Jack, she wants to see someone
          who can play. She doesn't want to
          see Sheila Kirkland scratching
          away. I'll take her.

                    JACK
          And how are you going to get over                   
          there? RAF helicopter?                              

The doorbell rings.

                    JENNY
          That's him. Now what?

                    JACK
          Oh, bloody hell.

                      MARJORIE
          Jack!

                                                     18.



Jenny starts towards the door, and then turns.

                     JENNY
           Oh, and by the way...David's a
           Jew. A wandering Jew. So watch
           yourself.

She   goes to the door.

                      JACK
               (panic-stricken and
                 shouting)
           What's she talking about? I've
           never said anything like that in
           my life! Anyway, it's just an
           expression! I'm not against the
           Jews!

Jenny comes back in with David, who is dressed stylishly in
his early-60s young executive leisurewear - sports jacket,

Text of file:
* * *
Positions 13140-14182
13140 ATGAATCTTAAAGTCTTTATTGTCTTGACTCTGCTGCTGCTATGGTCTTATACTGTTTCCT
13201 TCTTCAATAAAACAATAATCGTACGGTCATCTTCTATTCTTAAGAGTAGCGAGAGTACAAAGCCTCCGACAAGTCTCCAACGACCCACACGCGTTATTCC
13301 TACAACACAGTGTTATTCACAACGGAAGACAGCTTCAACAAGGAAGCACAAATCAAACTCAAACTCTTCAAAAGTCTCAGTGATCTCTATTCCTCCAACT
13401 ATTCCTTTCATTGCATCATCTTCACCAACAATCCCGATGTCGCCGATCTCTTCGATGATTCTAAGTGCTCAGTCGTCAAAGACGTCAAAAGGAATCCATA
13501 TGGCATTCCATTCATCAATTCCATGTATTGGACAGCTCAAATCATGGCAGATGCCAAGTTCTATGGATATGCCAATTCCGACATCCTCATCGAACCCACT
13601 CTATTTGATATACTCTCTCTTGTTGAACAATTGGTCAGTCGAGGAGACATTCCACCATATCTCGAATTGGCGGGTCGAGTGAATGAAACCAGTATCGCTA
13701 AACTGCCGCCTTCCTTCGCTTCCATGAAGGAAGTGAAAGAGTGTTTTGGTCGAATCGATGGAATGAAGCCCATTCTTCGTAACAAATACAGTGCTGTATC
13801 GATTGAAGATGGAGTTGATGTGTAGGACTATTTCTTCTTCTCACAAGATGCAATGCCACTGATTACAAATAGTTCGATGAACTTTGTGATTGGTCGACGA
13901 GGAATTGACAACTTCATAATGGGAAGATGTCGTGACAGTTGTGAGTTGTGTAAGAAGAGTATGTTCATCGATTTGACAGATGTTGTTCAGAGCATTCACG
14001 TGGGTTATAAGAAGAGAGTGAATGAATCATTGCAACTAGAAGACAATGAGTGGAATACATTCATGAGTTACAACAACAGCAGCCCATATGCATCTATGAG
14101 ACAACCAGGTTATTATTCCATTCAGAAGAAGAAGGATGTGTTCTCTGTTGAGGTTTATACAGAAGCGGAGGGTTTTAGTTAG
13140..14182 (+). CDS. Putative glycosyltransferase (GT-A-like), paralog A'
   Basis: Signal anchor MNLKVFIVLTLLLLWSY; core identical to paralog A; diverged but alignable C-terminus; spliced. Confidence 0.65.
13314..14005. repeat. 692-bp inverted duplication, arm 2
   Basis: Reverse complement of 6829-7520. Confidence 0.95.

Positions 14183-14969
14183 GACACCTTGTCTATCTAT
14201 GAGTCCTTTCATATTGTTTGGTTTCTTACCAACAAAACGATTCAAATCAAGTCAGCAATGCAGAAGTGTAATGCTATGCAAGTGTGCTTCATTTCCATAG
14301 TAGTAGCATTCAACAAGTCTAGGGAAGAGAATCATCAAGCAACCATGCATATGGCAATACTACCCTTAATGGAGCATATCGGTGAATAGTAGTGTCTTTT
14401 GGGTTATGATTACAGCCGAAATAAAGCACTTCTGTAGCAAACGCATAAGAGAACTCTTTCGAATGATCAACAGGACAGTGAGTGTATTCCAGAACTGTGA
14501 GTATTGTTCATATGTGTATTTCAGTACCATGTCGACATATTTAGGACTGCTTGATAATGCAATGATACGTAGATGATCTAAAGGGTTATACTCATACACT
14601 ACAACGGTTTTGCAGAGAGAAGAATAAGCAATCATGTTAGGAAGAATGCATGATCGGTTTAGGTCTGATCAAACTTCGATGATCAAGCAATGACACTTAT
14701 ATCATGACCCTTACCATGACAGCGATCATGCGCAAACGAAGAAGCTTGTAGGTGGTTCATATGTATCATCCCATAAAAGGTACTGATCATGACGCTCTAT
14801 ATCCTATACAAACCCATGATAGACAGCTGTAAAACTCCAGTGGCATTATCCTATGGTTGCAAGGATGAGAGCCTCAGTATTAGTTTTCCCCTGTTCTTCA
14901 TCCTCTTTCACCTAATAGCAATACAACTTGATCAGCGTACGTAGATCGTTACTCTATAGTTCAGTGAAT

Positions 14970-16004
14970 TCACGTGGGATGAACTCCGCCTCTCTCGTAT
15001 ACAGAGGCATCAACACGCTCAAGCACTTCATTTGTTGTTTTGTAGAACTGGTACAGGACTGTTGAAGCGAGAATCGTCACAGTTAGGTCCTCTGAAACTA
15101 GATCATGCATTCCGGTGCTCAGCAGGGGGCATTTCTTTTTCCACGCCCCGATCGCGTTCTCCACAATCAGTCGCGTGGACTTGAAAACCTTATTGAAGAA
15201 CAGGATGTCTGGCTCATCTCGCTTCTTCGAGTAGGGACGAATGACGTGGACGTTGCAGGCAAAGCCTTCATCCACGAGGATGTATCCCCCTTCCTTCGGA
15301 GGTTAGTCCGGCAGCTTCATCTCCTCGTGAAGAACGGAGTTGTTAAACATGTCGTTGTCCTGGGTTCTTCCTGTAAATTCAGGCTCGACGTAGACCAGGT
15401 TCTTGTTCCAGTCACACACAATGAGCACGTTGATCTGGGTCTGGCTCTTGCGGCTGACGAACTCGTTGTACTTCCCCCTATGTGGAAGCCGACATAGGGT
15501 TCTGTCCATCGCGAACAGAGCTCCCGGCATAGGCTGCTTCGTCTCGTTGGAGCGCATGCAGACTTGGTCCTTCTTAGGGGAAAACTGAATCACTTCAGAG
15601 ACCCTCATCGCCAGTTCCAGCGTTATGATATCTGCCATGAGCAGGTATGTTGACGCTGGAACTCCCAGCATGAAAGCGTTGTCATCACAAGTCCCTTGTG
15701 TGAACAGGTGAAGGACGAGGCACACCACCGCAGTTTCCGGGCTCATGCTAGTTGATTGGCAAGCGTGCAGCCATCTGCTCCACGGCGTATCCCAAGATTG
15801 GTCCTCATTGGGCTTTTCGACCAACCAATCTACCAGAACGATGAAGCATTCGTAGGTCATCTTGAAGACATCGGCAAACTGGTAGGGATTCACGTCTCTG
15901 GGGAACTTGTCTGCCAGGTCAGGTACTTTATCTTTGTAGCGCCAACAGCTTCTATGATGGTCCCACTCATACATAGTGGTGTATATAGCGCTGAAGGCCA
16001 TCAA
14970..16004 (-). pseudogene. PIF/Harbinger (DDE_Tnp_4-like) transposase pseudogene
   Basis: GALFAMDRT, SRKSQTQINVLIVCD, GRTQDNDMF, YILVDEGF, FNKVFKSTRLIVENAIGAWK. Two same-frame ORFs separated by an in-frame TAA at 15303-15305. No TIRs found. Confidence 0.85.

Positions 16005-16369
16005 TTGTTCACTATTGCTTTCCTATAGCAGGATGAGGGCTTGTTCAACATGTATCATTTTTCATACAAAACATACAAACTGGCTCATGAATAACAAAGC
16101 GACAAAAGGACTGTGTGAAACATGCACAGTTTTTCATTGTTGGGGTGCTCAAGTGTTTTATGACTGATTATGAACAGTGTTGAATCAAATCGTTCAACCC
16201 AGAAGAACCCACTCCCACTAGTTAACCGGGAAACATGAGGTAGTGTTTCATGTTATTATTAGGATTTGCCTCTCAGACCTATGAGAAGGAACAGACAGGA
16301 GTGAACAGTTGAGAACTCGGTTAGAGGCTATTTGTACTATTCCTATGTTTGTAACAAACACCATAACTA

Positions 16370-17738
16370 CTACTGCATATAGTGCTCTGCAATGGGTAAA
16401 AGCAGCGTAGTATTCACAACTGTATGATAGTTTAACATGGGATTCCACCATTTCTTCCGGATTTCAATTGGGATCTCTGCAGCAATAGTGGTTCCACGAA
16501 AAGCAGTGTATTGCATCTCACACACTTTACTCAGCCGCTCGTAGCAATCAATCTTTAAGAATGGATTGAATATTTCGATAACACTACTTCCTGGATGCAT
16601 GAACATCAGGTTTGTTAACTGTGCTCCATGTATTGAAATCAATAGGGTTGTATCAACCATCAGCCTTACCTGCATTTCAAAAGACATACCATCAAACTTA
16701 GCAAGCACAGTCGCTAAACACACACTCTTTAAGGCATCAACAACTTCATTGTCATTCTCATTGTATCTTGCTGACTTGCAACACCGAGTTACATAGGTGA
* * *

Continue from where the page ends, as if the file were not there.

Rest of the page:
slacks, cashmere sweater. He looks out of place - he is
brighter and brasher than his surroundings, the most
colourful thing in the room, and he seems intimidatingly
exotic.

David has obviously heard Jack's last line.

                     DAVID
               (pleasantly)
           I'm glad to hear it. Hello. David                   
           Goldman.                                            

He offers his hand.

                     JACK
           I didn't mean I'm not against
           you... Actually, I did mean that,
           because I'm not, but...

                      JENNY
           Dad!

David's hand is still extended - in his confusion and
embarrassment, Jack hasn't yet taken it. He does so now,
and shakes it for way too long.

                     JACK
           I'm sorry. What I'm saying is
           that you're not the sort of, of
           person I'd be against, if I were
           the sort of person who was
           against...people. You're not an
           old...Oh, dear. I'm Jack, and
           this is Marjorie.

                                                     19.



                    DAVID
              (deadpan)
          You didn't tell me you had a
          sister, Jenny.

General confusion, until David chuckles naughtily. Marjorie
giggles, and then offers her hand.

                    DAVID
          You're a lucky man, Jack.

                    JACK
          I suppose I am, yes.

They all sit down.

                    DAVID
          So. Gosh. (He looks around
          approvingly.) This is lovely.

Marjorie smiles.

                       MARJORIE
          Thank you.

                    JACK
          I'm sorry, David. Can I get you a
          drink?

                    DAVID
          I'd love one, Jack, but we're
          running a little late. If Jenny's
          ready, perhaps we'll shoot off.

Jenny looks at her father, and takes a calculated gamble.